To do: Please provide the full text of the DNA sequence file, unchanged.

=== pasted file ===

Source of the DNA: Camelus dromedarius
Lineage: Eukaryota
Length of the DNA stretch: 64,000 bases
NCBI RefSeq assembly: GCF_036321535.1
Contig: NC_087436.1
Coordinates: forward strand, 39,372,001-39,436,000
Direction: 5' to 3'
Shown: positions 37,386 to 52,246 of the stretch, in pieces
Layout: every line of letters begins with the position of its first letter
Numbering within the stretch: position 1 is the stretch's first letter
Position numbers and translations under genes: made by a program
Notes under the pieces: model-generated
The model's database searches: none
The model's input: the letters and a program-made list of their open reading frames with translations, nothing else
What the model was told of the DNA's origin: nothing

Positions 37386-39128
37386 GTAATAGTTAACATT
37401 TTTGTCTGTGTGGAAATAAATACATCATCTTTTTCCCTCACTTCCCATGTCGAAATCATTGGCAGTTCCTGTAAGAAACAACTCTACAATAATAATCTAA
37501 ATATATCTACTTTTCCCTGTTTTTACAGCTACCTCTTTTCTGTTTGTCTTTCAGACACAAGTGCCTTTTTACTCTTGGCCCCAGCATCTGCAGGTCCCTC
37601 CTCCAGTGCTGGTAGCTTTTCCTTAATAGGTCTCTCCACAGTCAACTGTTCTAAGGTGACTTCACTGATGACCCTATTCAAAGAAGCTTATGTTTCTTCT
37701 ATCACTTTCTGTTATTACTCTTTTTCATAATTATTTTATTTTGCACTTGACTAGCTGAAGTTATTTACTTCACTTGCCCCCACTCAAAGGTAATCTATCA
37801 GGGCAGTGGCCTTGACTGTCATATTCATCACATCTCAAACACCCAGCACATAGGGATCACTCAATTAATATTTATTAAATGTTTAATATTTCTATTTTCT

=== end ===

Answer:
Source of the DNA: Camelus dromedarius
Lineage: Eukaryota
Length of the DNA stretch: 64,000 bases
NCBI RefSeq assembly: GCF_036321535.1
Contig: NC_087436.1
Coordinates: forward strand, 39,372,001-39,436,000
Direction: 5' to 3'
Shown: positions 37,386 to 52,246 of the stretch, in pieces
Layout: every line of letters begins with the position of its first letter
Numbering within the stretch: position 1 is the stretch's first letter
Position numbers and translations under genes: made by a program
Notes under the pieces: model-generated
The model's database searches: none
The model's input: the letters and a program-made list of their open reading frames with translations, nothing else
What the model was told of the DNA's origin: nothing

Positions 37386-39128
37386 GTAATAGTTAACATT
37401 TTTGTCTGTGTGGAAATAAATACATCATCTTTTTCCCTCACTTCCCATGTCGAAATCATTGGCAGTTCCTGTAAGAAACAACTCTACAATAATAATCTAA
37501 ATATATCTACTTTTCCCTGTTTTTACAGCTACCTCTTTTCTGTTTGTCTTTCAGACACAAGTGCCTTTTTACTCTTGGCCCCAGCATCTGCAGGTCCCTC
37601 CTCCAGTGCTGGTAGCTTTTCCTTAATAGGTCTCTCCACAGTCAACTGTTCTAAGGTGACTTCACTGATGACCCTATTCAAAGAAGCTTATGTTTCTTCT
37701 ATCACTTTCTGTTATTACTCTTTTTCATAATTATTTTATTTTGCACTTGACTAGCTGAAGTTATTTACTTCACTTGCCCCCACTCAAAGGTAATCTATCA
37801 GGGCAGTGGCCTTGACTGTCATATTCATCACATCTCAAACACCCAGCACATAGGGATCACTCAATTAATATTTATTAAATGTTTAATATTTCTATTTTCT